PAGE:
Data Analysis ||
Data files for some examples
Example pages containing:
Madden Julian Oscillation Climate Variability
is required to use
these functions. This version was released March 4, 2009.
The scripts below are intended to be 'guide' to usage. They may
work directly but, generally, the user will have to make
some changes to the scripts. For example, the changes may involve
making the time variable similar to those used in the examples.
Generally, the following four libraries must be loaded prior to use.
The US-CLIVAR MJO working
has developed diagnostics for objectively evaluating the MJO.
official US-CLIVAR MJO diagnostics website
provides data, C-shell scripts,
fortran code and GrADS
implement and display all the suggested diagnostics.
The NCL examples presented below perform many of the suggested
MJO Simulation Diagnostics
Waliser et al.
2009, J. Clim., 22: 3006-3030
MJO Diagnostic Semantics
The diagnostics are categorized into two (really, three) levels:
- Level 1: Diagnostics meant to provide a basic indication
of the spatial and temporal intraseasonal variability that can be
easily understood and/or calculated by the non-MJO expert.
- Level 2: Diagnostics that provide a more comprehensive
diagnosis of the MJO through multivariate EOF analysis and
frequency wave-number decomposition.
- Other or Supplemental:
Diagnostics that provide additional measures that have in some
cases been found to play an important role in MJO simulation
fidelity (e.g., mean state) or characterize the manner the MJO
interacts with other important weather/climate processes (e.g., ENSO)
Observational Datasets used here [mainly netCDF]
daily and monthly mean NCEP winds
daily and monthly NOAA Interpolated OLR
monthly and pentad CMAP
monthly OI SST V2
Anomalies and Prewhitening
Generally, it is suggested that the diagnostics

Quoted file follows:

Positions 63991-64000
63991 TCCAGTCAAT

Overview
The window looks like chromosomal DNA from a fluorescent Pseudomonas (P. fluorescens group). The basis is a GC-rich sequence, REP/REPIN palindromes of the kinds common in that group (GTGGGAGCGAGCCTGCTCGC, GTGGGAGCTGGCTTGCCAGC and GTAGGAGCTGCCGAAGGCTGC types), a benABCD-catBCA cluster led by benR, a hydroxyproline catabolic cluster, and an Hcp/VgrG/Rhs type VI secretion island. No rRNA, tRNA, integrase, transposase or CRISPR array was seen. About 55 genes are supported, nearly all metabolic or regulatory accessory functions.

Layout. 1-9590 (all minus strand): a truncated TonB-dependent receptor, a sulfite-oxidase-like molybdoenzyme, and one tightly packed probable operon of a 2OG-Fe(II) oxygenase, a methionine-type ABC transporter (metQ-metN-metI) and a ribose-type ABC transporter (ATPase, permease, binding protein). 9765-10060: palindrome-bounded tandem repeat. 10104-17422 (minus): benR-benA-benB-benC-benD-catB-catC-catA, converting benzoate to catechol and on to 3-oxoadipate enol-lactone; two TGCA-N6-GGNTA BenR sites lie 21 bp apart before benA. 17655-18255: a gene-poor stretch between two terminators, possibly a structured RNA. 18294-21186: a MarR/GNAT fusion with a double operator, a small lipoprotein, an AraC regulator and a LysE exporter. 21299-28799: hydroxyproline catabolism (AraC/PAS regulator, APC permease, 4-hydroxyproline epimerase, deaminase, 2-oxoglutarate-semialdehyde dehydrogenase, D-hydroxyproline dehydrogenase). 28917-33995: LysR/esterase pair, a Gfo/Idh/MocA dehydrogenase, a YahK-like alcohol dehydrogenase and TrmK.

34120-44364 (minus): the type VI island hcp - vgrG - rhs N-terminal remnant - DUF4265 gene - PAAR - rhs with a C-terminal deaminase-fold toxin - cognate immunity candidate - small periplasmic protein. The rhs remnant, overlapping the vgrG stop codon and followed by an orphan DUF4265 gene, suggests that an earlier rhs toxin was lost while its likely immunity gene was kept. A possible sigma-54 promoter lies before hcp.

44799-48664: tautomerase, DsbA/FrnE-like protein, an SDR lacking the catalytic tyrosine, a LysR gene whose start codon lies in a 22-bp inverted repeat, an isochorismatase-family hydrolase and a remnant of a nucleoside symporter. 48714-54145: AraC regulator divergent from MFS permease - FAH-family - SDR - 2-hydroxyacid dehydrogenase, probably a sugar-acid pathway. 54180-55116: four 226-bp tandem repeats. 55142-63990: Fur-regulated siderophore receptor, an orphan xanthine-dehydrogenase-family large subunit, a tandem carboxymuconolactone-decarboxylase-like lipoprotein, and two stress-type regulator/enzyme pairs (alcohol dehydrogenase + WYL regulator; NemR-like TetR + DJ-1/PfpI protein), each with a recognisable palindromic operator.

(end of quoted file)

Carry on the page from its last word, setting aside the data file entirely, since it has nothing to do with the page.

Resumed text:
should be performed on daily anomalies.
Unfiltered anomalies are computed by subtracting the climatological
daily (or pentad where appropriate) means calculated using all years
of the data.
There are two approaches: (a) Compute the climatology
and the anomalies 'on-the-fly', or, (b) Compute
anomalies and save them to a file. For convenience, the latter
approach is used in many of the examples.
Removing the climatological annual cycle is a form a "prewhitening".
Prewhitening is the the removal of known signals prior to
analysis so they will not confound the interpretation of the results.
For example, a model may have a known bias. This should be removed
prior to applying the methods shown below.
Active MJO periods and MJO Forecasts
When focusing on a specific period, several examples use the winter of
1996-1997. This was a particulary active period and is sometimes
considered the "gold standrd" for MJO activitity.
Matt Wheeler (CAWCR: The Centre for Australian Weather and Climate Research)
has several WWW links that perform real-time monitoring of the MJO.
These show other periods of strong MJO activity. NOAA provides access to
experimental MJO forecasts.
Carl Schreck ( CICS:
Cooperative Institute for Climate and Satellites) has additional WWW site for
Monitoring the MJO and Tropical Waves.
Lanczos Filter Weights
When needed, the weights for the suggested 20-100 day bandpass Lanczos filter
are generated 'on-the-fly' using:
ihp = 2 ; bpf=>band pass filter
nWgt = 201
sigma = 1.0 ; Lanczos sigma
fca = 1./100.
fcb = 1./20.
wgt = filwgts_lanczos (nWgt, ihp, fca, fcb, sigma )
The band pass filter (BPF) weights are applied via a weighted running average.
For example, an array x(time,lat,lon) would be filtered via
xBPF = wgt_runave_Wrap (x(lat|:, lon|:, time|:), wgt, 0)
The resulting array would be xBPF(lat,lon,time).
More filter examples
This example illustrates plotting what is referred to as the
which is a supplemental diagnostic. Specifically:
(a) Read files containing year-month data,
(b) Create climatologies spanning user specified years
(c) Plot November-April and May-October climatologies
over a user specified region
The MJO reference suggests using daily anomalies for the diagnostics.
The following illustrates the process of creating anomalies.
Calculate the daily mean annual cycle and daily anomalies from the mean
annual cycle. For illustration:
(a) Read the raw daily data.
(b) Compute raw and smoothed annual cycles
(c) Create netCDF file containing the anomalies
(d) Plots: (i) daily climatologies at different locations
(ii) sample anomalies using smooth and raw climatologies
This example uses 26-years (1980-2005) of daily data.
The variability of the raw climatological day-to-day values is a direct
function of the number of years used to create the climatologies.
Generally speaking, using more/fewer years will result in
smaller/greater day-to-day variability. Note: the the
scales are different for each plot on the leftmost figure.
Which is the proper climatological daily annual
cycle to use: raw or smoothed?
It depends on your usage. The smoothed annual cycle
can be thought of as the values that would be obtained